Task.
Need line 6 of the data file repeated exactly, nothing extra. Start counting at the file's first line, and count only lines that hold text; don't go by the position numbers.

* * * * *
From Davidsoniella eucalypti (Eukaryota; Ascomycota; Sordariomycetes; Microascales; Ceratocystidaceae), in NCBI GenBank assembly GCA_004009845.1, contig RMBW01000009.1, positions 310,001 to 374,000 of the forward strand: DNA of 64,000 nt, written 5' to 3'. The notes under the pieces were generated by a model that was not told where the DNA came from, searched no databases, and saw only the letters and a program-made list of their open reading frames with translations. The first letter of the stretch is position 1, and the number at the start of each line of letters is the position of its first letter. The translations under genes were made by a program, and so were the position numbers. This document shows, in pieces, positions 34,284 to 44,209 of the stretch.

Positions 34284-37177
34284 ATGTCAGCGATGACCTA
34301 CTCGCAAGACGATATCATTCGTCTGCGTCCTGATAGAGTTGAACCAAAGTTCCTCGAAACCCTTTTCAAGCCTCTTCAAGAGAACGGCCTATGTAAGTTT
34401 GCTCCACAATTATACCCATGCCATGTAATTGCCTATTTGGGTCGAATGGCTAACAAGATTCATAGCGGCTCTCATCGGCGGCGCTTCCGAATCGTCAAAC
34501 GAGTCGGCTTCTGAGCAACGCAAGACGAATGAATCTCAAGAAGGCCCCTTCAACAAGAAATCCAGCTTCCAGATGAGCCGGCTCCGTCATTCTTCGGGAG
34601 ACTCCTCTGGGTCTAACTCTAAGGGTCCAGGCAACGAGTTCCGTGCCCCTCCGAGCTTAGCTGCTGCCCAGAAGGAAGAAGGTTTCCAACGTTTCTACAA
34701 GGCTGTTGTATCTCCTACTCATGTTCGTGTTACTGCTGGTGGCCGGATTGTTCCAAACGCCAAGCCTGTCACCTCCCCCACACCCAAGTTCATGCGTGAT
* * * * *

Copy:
34501 GAGTCGGCTTCTGAGCAACGCAAGACGAATGAATCTCAAGAAGGCCCCTTCAACAAGAAATCCAGCTTCCAGATGAGCCGGCTCCGTCATTCTTCGGGAG